Dean is a Minister in the Anglican Church. Currently he is Curate in the parishes of Bedwas, Machen, Michaelston-y-Fedw and Rudry in South Wales. He was born and bred in Wales, is married to Megan, and has two dogs called Taliesin and Melyn, and two cats named Sinsir and Hâf. He graduated from Cardiff University with a BA Hons. in Theology & Religious Studies, and has studied for an MA in Theology, Ministry & Mission at Trinity College Bristol. He also holds a Cert.RSCM from the Royal School of Church Music. He loves playing music, walking, reading, blogging and horse riding as well as going to the cinema and theatre.
Read More @ http://deanroberts.net/about
I will give you the benefit of the doubt here Dean and assume you are being naive.
In a country on the dangerous precipice which could lead to interracial violence in many working class areas, the non-publicity of the issue of close relation marriage amongst non-whites is not political correctness. It is cultural sensitivity at a difficult time. For example, the only three papers to run this story were the Daily Mail, Telegraph and Daily Star none of which are known for their tolerant stance on Islam. The Daily Star even went with the first line “Muslims are inbreeding so much it is causing birth defects in British babies” – quality journalism.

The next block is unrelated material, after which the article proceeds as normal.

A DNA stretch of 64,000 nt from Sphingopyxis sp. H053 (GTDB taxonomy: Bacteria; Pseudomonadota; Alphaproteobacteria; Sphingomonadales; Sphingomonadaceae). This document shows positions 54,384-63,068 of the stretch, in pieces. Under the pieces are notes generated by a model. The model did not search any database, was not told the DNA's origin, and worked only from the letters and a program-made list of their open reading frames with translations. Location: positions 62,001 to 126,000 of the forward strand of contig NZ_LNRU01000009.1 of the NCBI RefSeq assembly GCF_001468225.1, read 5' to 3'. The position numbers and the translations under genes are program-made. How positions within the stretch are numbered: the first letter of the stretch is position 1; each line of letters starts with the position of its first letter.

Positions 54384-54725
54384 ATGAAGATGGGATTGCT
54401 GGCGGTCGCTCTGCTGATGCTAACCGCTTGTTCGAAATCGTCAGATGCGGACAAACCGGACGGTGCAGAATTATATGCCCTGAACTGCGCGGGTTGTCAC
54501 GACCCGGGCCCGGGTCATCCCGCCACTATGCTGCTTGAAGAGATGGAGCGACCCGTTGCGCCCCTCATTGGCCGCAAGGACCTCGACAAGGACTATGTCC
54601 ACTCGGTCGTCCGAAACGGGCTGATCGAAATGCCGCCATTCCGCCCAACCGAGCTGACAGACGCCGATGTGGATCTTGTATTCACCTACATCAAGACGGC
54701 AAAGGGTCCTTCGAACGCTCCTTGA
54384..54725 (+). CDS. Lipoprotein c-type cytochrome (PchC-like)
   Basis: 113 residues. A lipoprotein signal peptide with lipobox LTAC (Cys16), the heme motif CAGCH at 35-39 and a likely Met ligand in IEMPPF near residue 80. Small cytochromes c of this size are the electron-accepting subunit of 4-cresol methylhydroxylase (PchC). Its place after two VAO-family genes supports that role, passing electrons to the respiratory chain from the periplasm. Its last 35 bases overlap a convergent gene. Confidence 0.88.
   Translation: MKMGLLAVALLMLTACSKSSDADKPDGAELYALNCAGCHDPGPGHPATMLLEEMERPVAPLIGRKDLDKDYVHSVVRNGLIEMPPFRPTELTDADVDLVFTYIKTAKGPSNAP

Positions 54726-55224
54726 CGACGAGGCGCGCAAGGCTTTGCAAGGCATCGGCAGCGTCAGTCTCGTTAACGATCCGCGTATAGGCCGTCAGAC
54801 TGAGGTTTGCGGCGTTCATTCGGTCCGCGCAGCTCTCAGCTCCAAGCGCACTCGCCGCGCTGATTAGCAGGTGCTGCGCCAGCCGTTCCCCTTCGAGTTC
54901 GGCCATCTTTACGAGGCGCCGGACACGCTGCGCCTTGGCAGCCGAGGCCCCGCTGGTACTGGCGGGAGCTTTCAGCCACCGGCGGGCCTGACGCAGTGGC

We need to be very semantically careful in our pronouncements that we use the correct terminology for the groups we are referring to. The marrying of cousins is very common throughout Asia (Muslim or otherwise) There are many huge numbers Muslims in the UK who aren’t from Pakistani descent (or even from Asian descent for that matter). The interchanging of the terms pakistani, muslim and linking both to the term inbred. Is at best simplistic and at worst offensive.
As a Christian, I have two additional problems with your statements above, freedom of religion is very important to me and we are in the dangerous position of this not being the case for the Muslim population in parts of this country, inflamed rhetoric will make this situation worse not better. Secondly, we are called to show love towards our brothers, whatever their religion and to strive to show them the truth of the gospel. Calling a large cross section of our population “inbred” will lead to enmity between the Christian and Muslim communities and if that leads to less people being open to the gospel then that us a problem. To quote the great hymnist…”It’s not what you do, its the way that you do it (and the words you use)”